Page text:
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Member postings for Mick B1

Here is a list of all the postings Mick B1 has made in our forums. Click on a thread name to jump to the thread.

Thread: Buying metal - caveat emptor.
20/01/2020 14:45:00
Posted by SillyOldDuffer on 20/01/2020 11:02:09:


Can't agree with Mick's suggestion the cause is 'inclusions of different steel types in a cheap gash melt', because it implies steel is made haphazardly in small quantities.



SOD:- Well, it was a long time ago, but I can remember prising out bits that looked a lot like broken gear teeth from a bit of what'd been held in RM stores as EN3B, that I was trying to turn. Describing the proper processing doesn't mean it always gets followed.


Edited By Mick B1 on 20/01/2020 14:46:14

20/01/2020 09:24:00

As someone who spent a lot of my working life bughunting software, I can tell your mate Sherlock that 'eliminating the impossible' opens up a truly vast field of wasted effort in searching for a cause. You'll start by looking for the most impossible answer, and before long you'll've checked so many candidates that you'll never remember which one's next or whether it's sufficiently different to those you've already checked to justify another look. It's absolutely the worst possible way to investigate anything.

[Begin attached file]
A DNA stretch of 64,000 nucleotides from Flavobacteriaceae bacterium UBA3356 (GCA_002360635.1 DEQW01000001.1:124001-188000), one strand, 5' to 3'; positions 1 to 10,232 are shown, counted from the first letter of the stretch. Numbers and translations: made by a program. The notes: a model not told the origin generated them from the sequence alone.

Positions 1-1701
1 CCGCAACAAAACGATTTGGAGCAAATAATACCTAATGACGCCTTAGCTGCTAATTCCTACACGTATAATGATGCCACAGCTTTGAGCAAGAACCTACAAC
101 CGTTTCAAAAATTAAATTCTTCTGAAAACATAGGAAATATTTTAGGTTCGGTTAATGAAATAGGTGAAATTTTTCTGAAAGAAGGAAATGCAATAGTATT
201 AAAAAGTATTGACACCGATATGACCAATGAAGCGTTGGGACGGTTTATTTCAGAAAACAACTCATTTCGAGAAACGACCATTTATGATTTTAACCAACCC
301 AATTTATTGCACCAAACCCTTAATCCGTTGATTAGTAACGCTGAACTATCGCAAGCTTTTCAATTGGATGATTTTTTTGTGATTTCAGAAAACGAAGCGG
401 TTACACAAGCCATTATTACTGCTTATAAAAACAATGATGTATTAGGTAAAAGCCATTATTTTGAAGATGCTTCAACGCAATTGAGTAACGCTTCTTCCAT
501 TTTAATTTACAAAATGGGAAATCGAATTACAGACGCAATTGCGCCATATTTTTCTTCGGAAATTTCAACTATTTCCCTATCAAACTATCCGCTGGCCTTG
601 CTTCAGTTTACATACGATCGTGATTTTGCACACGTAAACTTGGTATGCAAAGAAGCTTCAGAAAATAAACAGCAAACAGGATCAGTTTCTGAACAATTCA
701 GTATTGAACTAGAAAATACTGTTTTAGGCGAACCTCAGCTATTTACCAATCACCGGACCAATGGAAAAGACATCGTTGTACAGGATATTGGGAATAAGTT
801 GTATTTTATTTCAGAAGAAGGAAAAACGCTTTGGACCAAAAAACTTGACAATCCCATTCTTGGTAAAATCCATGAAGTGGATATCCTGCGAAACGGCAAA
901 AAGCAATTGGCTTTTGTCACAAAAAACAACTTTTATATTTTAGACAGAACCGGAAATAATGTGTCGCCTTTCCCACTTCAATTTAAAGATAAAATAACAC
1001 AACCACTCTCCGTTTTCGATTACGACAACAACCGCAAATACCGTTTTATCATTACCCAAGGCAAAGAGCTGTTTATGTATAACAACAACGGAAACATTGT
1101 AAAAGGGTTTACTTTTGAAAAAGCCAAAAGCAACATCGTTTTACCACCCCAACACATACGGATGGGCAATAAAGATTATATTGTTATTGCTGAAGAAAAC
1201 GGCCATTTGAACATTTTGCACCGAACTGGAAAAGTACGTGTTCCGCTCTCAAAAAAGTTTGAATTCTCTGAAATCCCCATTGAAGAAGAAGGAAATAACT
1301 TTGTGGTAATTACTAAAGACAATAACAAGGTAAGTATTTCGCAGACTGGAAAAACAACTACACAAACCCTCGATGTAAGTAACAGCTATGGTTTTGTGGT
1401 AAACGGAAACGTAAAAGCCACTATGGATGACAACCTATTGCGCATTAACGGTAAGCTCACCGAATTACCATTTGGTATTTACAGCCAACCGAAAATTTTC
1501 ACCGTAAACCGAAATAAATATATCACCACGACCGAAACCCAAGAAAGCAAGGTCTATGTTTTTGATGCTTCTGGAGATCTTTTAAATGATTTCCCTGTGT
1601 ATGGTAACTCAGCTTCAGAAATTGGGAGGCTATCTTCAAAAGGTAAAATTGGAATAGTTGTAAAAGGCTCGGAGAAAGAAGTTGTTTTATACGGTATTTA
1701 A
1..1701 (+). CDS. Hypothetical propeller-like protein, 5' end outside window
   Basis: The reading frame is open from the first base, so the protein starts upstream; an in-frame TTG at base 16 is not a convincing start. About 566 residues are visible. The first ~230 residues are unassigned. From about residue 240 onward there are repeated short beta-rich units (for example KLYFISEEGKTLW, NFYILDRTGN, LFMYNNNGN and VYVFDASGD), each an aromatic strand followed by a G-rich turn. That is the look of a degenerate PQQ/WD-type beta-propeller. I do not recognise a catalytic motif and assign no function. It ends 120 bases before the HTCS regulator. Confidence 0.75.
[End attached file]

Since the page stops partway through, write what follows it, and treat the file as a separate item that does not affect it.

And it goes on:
The two most likely reasons are:

i) work-hardening at the end of a bright-drawn bar

ii) inclusions of different steel types in a cheap gash melt.

Thread: Lathes as bling!
19/01/2020 12:57:34
Posted by Pete Rimmer on 19/01/2020 12:17:07:
Posted by Nicholas Wheeler 1 on 19/01/2020 11:58:17:

Perhaps the owners are getting on with their real business?

I have tools that haven't been used in years, and their cosmetic appearance shows that. But it doesn't affect their utility.

Indubitably they are doing something else but the damage on that lathe is not cosmetic.

As it sits, it's not a working machine. That machine's been brought in from being left outside and disregarded.

Rail preservation guys should know better. My dad ran a rail preservation workshop and the sight of that would have made him very sad knowing how difficult it was to get quality machines especially smaller ones like the HLV.